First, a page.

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When form meets function, we master physical finesse

Maggie Dugan, Columnist

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When Form Meets Function, We Master Finesse

“I cannot do push-ups, are you crazy?!”

More often than not, I meet this reaction from clients whenever I mention push-ups in a workout. Although the push-up represents the peak of fitness and exercise performance, the idea of mastering it holds a more intimidating connotation. When we envision the perfect push-up, we think of a more masculine movement, where our backs are ramrod straight, head remains above the heart and we allow ourselves to sink with bent elbows until our noses barely graze the floor — not just once, but 50 or 100 times in a row. Maybe that vision is your own ideal, but the singular perfect push-up does not depend on gender or heightened levels of fitness. Instead, it depends on attention to form, which ultimately transforms into success.

Practice makes perfect. By prioritizing quality as opposed to quantity, you pay attention to the form of the movement, allowing your muscles to achieve their full range of motion for a much more efficient result. The push-up itself falls under the category of upper-body endurance with a focus on the pectoralis muscles, triceps and anterior deltoids, according to the American Council on Exercise. However, when completing the proper push-up, core muscles can also be engaged. Ergo, the push-up stands as a staple movement for peak performance and fitness.

When beginning the push-up, you may start on your hands and knees. It is important to keep your hands about shoulder-width apart as well as directly beneath your shoulders in order to maximize the range of motion of shoulder and arm muscles, according to ACE. Next, shift into a plank position by moving your feet behind your torso, aligning the position of your feet with your hips. This positioning creates a straight line from shoulder to feet, so long as you keep your back straight and tuck in your core. Although it may seem natural, pay attention to your body’s tendencies and avoid hunching your shoulders because doing so restricts their range of motion and can cause injury. By avoiding shoulder hunching, your neck will also relax so that your head does not droop below your heart, which would restrict the flow of oxygen to the blood. In fact, your head should maintain the same line as the rest of your body, so that from head to toe, your body remains in a plank position.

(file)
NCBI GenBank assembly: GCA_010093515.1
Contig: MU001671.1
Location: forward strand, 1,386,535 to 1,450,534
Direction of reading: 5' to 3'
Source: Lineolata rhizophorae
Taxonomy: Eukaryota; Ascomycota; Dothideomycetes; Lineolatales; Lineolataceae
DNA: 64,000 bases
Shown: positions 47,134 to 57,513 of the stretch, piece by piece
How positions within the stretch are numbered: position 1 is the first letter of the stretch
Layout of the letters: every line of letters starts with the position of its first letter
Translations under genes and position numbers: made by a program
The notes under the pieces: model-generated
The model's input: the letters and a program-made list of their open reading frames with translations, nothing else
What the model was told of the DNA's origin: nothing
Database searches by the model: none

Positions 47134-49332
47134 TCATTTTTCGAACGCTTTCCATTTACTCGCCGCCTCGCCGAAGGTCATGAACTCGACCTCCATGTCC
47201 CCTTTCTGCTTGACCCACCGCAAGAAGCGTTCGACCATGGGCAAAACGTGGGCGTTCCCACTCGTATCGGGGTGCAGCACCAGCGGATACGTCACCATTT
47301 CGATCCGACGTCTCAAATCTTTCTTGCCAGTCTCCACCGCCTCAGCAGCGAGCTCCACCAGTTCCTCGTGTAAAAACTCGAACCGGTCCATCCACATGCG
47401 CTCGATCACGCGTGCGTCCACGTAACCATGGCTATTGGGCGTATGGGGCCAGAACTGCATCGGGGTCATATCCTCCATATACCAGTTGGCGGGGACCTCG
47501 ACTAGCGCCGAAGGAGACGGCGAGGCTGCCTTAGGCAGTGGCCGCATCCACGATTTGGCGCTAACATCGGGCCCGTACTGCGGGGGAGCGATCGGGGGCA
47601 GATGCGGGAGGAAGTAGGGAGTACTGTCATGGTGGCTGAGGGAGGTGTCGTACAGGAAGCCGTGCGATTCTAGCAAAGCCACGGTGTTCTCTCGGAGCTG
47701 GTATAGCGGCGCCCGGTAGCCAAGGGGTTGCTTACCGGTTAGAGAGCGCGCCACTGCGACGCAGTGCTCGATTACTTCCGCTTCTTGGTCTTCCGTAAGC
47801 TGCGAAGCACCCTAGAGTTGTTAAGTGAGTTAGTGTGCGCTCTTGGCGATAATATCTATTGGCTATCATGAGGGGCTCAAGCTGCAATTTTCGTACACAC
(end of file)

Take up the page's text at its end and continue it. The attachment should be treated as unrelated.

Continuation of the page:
Now that you accomplished the preliminary form, the next step is to perform the push-up.

“It is important to ‘pack the shoulders’ by setting the shoulder blades in the correct and most powerful position,” writes Jacqueline Crockford, an ACE certified health and fitness expert. “[This involves] maintaining straight arms and pull[ing] the shoulder blades down the back and together [while performing the push-up].”

Full range of motion comes when you bend your elbows so that they reach a 90 degree angle as you lower your body towards the floor. Do not worry if you cannot achieve the full 90 degrees on your first, second or even 20th push-up because accomplishment of the full range of motion takes practice and persistence. Go as far as your body allows you, listen to it and then with each repetition, you will become better and your body will become stronger.

The push-up possesses more benefits than just upper-body strength and endurance. Proper performance can address imbalances in the body as well as full-body stability, making the body more well-rounded not just in your workout but in everyday activity, according to ACE. If you can only conquer five properly formed push-ups the first time you confront the push-up, I applaud you. By addressing form rather than number, you allow your body to endure the work and stress placed upon it in a manner that will allow it to improve over time. With focus on form, you also take simple but imperative measures in preventing injury. More often than not, injury begins with ignorance to the quality of movement. With the proper care, five push-ups will turn to ten, and then fifteen, or maybe even fifty. Like all other forms of fitness, reaching and maintaining a level of endurance takes time, practice and patience. However, finesse of the difficult, and possibly intimidating, all begins with the form of the perfect push-up.

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